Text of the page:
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Surviving Death

When we experience grief at its very worst in those horrific early days and weeks after we lose a loved one, we beg for someone to answer the questions, how long will this last? When will the pain stop? Am I condemned to a life of perpetual sadness? Will I ever be happy again? Counsellors and so called wise people will fudge these questions with answers like, ''It varies, it is different for each person, take as long as you need and there is no right or wrong way to grieve.'' They have a plethora of trite and irritating clichés, but none of them answer your questions. Here are some ideas that may help to discover the answer yourself.
I can only hope that my experiences will help others who are on the same road that I have travelled.
Ray 2015.

Some Practical Steps You Can Take To Help Yourself

1. Be aware that grief is similar to illness. Constantly, every day, remind yourself that if you want to get better and you try to get better, then eventually you will get better, but it is a long road and hard work. To recover from grief takes a lot of courage, it will be the hardest thing that you have ever done in your life.

2. Concentrate on one day at a time. Say to yourself, “I will just get through today and see what tomorrow brings”. After awhile you will be saying to yourself, “I got through the first month, so I can get through the second”. Then one day you will face the second year with the same determination to survive.

3. In the early days, try to keep busy. Do anything to keep you occupied during the day. Whilst you are concentrating on some task or project, you are not thinking about your loss. You are of-course aware of it, but it is not taking all of your attention all of the time.

Every night by the time I went to bed I had already decided what I would do the following day. This enabled my last thoughts for the day to be positive, constructive ones, rather than a head full of mournful regrets. I cannot remember how long this continued, but it was 12 to 18 months before I realised I had stopped doing it.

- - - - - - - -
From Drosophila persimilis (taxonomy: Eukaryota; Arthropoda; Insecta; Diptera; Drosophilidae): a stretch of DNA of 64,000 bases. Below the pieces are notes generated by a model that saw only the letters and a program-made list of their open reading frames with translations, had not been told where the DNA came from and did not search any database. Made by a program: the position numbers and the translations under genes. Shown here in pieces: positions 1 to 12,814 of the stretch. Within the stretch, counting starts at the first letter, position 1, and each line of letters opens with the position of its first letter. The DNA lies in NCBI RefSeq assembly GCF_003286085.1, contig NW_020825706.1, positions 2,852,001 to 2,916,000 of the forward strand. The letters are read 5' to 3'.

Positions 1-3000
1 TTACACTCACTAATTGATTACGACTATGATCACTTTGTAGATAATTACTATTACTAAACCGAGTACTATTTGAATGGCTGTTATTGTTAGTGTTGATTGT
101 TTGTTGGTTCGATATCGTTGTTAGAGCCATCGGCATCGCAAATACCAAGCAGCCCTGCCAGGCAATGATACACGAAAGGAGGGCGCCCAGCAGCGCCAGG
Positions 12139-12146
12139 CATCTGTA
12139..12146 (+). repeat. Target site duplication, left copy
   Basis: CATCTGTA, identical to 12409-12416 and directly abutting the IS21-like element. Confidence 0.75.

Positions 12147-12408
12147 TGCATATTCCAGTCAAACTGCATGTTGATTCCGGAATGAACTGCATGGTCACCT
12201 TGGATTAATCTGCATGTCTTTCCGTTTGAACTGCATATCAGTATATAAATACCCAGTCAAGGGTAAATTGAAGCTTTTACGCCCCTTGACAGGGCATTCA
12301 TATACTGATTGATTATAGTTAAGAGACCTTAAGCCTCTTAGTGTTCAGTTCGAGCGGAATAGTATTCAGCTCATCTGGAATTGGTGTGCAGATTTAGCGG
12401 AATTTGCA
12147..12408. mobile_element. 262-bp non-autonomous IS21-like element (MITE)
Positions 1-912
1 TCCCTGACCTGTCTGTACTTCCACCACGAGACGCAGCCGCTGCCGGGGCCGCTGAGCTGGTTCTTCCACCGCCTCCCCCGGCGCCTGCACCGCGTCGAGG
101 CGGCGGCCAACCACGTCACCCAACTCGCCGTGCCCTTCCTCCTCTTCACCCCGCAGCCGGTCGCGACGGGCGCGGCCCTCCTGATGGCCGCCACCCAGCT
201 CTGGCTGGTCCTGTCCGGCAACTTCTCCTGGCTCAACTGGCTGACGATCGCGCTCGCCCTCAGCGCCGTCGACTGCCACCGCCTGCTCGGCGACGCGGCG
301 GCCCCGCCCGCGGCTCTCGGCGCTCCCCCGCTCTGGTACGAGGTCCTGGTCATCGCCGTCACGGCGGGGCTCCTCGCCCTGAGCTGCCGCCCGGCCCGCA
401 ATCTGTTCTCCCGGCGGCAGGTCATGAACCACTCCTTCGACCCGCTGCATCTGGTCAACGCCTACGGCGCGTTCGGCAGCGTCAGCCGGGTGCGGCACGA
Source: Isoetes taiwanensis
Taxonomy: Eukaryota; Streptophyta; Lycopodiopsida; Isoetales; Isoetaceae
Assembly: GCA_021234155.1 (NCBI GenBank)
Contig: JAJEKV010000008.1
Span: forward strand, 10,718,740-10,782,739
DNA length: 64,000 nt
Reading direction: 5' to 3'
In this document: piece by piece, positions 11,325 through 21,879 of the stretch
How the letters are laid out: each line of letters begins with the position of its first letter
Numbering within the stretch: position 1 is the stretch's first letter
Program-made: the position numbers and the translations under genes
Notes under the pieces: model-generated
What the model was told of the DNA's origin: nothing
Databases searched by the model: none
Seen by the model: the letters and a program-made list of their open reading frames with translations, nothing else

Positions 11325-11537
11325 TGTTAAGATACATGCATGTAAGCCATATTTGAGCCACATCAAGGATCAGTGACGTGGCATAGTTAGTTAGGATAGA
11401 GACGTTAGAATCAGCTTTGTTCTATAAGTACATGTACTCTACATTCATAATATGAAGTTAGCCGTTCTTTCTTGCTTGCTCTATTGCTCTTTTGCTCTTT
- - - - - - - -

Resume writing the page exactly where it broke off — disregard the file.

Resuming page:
4. The journey through grief is a constant three steps forward and two steps back. Without reason or explanation you will suddenly find yourself having a ''Bad Grief Day'' often two or three days in succession. Just when you thought it was getting a little better. When this happens, do this, it is important. Stop and look at how far you have come since those dreadful early days at the beginning. If necessary revert back to that ''one day at a time'' approach, it worked before and it will continue to help you through the bad times ahead.

5. You must force yourself to do the difficult things, even the things that you are afraid of. Make a point of attending the same occasions that you would have attended when your partner was alive. Don't be afraid to visit the same restaurants, events and venues. The first time will be difficult, the second time will be a little easier and eventually a new normal and a different life, will evolve. You must work hard at survival.

6. You have a choice, you can stay at home and feel sorry for yourself or you can go out into the world and try to live again. The world is not going to knock on your door and say "come and join us" so you have to put on your ''Public Face'' and do your best. There are two things to remember here. Try not to inflict your grief on other people. Unless they have experienced grief themselves, they are unlikely to understand it. They will feel uncomfortable and embarrassed at their inability to comfort you. Remember also that nobody likes a miserable person. No matter how much despair, desolation and anguish you feel inside, when you go out you must put on your brave public face. You can cry when you get home, we all do and there is nothing wrong with it.

7. When in public always try to be polite and no matter how difficult, at least attempt a smile. I had to sit in front of a mirror and practice saying out loud the words, ''I am quite well, thank you'' so when people asked ''How are you?'' I could answer them politely, instead of stuttering ''well, I am still here'' Then one day some two years later, I remember somebody asked ''How are you?'' and without thinking I just instinctively replied ''I am good'' Three years later if I am having a bad grief day, I still find myself answering, ''I am quite well thank you'' it is a defence mechanism that I have retained.